Energy switching and the role providers can play
It’s widely known across the industry that around half of the UK’s population switch energy suppliers regularly as they look for the best deal and better service.
This “engaged” 50% have often painstakingly researched their next move, compared prices online, or taken advice from friends and family. But what about the other 50% who don’t switch? Are they worried or intimidated about switching? Do they assume it’s going to be very difficult, or even worse, don’t know how to or don’t have the support network to do so?
Here in our latest blog, I cover the part energy suppliers and support agencies can play in educating the other half of the country about switching and the things they can do to make the process simpler for the consumer – especially vulnerable customers who crave support.
Price and profit
First and foremost, it’s important to highlight that profit margins within energy firms are extremely tight if non existent, meaning a dip in revenue or increased costs would have to be recovered somehow.
It’s also a fact that roughly half of the population who haven’t switched energy providers tend to be on standard variable tariffs which are higher than fixed deals – with recent OFGEM figures showing an average annual price difference of around £170, based on a fixed deal of £968 per year.
That’s not a saving to be sniffed at. However, energy companies simply couldn’t supply everyone at the £968 ‘Fixed Deal’ price as their revenue would dip and quite simply there’s no real differentiation in service for a higher or lower price. It must be true, therefore, that if every household switched to the fixed tariff of £968 and we didn’t want energy companies to go out of business then this ‘fixed deal’ price would rise. Add to that the cost of switching and then not only has revenue dropped, but costs will have an upward trajectory.
This suggests that if more people switch the lowest tariffs could rise by an average of £185. To help explain, here is a working example based on a fictional energy firm:
Example – New Energy Co Ltd
Let’s say that New Energy Co Ltd has 1,000 customers – 500 on a standard variable tariff who are paying £1,138 per year, and a further 500 customers on a fixed deal where they are paying £968 per year. This would generate a sales revenue of £1,053,000 per year.
If the 500 customers on variable tariffs (£1,138pa) switched away but they gained 500 new customers on a ‘Fixed Deal’ price of £968 per year then overall revenue will drop.
That’s great news for everyone if they can still make a profit at this reduced revenue but it’s unlikely and worse case is that this drives up the price of fixed deals on offer. If the same revenue was to be maintained lowest price could go up by £85 to £1,053. 1,000 x £1,053 = £1,053,000
Switching costs money for suppliers to administer and that has to be recovered through the charges to customers. An estimate for the costs for the energy firm to administer and conclude each switch could be up to £200 when you factor in bad debt together with acquisition costs, administration and customer service costs.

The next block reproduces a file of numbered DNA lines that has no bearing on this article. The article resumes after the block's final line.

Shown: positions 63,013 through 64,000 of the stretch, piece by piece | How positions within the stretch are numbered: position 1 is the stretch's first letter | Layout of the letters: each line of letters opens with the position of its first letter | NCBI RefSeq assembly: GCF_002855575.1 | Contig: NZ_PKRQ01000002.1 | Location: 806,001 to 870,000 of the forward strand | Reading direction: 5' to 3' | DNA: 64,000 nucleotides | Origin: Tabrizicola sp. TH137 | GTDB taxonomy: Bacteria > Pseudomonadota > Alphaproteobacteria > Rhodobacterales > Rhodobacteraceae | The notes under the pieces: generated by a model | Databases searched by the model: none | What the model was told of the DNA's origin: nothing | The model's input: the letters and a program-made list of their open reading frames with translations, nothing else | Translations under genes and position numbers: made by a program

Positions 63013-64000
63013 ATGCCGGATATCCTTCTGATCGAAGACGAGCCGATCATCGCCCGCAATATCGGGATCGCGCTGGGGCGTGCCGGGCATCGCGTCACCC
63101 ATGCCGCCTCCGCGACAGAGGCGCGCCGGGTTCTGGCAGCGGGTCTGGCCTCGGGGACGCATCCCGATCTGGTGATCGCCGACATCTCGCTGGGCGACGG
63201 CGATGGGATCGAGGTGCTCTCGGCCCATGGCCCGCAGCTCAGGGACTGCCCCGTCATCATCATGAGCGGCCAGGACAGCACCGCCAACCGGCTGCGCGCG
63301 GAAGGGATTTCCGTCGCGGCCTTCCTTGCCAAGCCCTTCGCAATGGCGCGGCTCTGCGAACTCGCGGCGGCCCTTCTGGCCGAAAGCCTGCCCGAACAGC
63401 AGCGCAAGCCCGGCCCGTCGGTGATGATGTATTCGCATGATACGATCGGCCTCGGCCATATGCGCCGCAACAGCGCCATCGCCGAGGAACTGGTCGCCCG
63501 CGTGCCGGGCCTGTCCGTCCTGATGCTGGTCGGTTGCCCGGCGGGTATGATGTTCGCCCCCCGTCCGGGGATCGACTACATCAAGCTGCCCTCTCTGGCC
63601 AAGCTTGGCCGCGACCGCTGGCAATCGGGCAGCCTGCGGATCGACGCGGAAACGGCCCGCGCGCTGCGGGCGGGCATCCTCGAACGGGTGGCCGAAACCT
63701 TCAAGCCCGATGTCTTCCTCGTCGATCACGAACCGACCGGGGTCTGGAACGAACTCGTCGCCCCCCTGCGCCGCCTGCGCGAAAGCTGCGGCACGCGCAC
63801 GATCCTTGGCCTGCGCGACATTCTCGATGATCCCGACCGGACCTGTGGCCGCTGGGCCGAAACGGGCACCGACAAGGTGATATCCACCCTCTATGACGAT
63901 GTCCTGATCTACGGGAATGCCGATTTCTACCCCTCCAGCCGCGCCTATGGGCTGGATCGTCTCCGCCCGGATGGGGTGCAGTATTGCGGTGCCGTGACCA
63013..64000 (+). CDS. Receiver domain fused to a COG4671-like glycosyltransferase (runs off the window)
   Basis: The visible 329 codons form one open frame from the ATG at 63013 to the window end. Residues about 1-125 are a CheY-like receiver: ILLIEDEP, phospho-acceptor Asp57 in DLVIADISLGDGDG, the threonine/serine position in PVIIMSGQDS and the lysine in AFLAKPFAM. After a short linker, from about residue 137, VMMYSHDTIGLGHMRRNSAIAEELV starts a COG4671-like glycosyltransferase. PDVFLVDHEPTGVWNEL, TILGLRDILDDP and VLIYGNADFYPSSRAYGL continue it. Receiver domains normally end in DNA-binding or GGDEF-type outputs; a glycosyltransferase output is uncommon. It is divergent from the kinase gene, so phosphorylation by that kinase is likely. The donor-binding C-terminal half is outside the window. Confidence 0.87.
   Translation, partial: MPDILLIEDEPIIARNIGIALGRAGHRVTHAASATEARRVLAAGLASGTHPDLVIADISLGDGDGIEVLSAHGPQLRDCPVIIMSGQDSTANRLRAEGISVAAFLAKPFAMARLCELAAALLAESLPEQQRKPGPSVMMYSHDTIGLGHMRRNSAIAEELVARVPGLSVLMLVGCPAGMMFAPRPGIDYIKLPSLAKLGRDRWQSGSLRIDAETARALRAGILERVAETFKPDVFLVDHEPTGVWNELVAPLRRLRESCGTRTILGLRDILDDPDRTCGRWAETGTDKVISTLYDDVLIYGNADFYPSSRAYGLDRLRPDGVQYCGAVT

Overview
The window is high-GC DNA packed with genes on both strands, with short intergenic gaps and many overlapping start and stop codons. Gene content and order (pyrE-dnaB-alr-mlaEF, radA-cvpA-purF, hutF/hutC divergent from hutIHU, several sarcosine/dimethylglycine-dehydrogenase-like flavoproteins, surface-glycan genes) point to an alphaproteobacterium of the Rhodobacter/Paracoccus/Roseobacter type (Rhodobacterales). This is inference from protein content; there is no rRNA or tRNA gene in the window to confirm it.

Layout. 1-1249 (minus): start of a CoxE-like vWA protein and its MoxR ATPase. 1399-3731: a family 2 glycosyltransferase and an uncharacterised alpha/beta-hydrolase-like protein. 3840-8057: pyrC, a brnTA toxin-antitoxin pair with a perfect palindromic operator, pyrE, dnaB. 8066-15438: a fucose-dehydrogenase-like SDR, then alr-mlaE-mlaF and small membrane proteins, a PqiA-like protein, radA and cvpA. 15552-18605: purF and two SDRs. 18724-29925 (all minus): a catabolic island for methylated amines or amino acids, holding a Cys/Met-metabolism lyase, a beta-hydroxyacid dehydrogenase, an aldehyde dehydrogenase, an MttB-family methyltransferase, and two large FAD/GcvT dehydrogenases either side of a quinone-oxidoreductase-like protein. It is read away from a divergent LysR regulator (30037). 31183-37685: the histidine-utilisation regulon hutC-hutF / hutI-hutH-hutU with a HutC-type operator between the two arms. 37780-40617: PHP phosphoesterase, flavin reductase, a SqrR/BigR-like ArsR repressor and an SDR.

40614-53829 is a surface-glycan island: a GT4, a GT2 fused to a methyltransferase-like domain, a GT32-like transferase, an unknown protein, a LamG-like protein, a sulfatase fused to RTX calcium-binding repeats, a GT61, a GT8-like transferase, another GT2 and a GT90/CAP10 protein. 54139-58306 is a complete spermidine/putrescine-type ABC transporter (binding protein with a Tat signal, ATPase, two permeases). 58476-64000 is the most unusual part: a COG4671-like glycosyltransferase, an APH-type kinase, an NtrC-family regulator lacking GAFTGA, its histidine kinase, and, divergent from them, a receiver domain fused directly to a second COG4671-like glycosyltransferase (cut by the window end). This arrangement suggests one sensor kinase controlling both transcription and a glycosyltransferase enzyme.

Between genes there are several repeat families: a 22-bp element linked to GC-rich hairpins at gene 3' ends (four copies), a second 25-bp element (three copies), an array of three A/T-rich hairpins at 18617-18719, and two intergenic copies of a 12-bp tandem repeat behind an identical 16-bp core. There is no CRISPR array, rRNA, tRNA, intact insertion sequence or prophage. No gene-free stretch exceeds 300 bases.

Over a two-year fixed deal a further £100 per year has been added which could see the £968 deal disappear altogether and be replaced by the cheapest tariff of £1,153 – that’s more than the standard variable tariff customers were already unhappy with.
Again, this is just a brief working example but does give food for thought on the profit and bottom-line pressures for energy firms when it comes to switching.
Switching channels and doing things differently.
Looking more widely, and with a continued stream of people wanting to switch energy firms, there are a large pool of options and channels energy providers can utilise to attract new customers. These include price comparison websites, automatic switching websites, the more traditional telesales approach, and refer a friend schemes.
There are also examples, however, of energy firms doing things differently to attract people to switch. Some have started old school door to door sales again. Utilita has a small but growing number of high street stores, whilst Utility Warehouse have a successful partnering scheme where selling to friends, family and their wider network drives a sales domino effect.
But what other channels could be made available to try and support the groups of people considered above, those that would likely benefit more from lower prices? If someone isn’t internet savvy, wouldn’t take a telephone call, answer the door to a stranger or didn’t know where to start on comparing prices, where do they go?
There are many support agencies out there that help energy customers day in and day out and whilst some will do tariff checks, and Citizens Advice Bureau actually has its own Price Comparison tool, it remains down to the individual to navigate their way through the switching process and ensure they get the best deal.
Is there anything to explore here, expansion of local face to face locations that do a comparison assuming it all could be done cost effectively?
More than anything, it’s clear that energy firms must continue to do more than ever to win customers, keep them, impress them and give them the best possible service each and every time.
It would be great to hear views from people as to what other channels either are or could be available and let’s see if we can help you make them a reality.
About the author
With over 20 years’ experience in the energy sector, Rob Sawle is Sigma Connected’s Director of Energy Services.
Rob recently joined Sigma Connected from a large energy provider and now leads the strategic support for our clients – developing new products and services unique to the UK’s energy industry which help clients to overcome challenges they face as part of their customer offering, including process automation and efficiency.
Readers can also connect with Rob on LinkedIn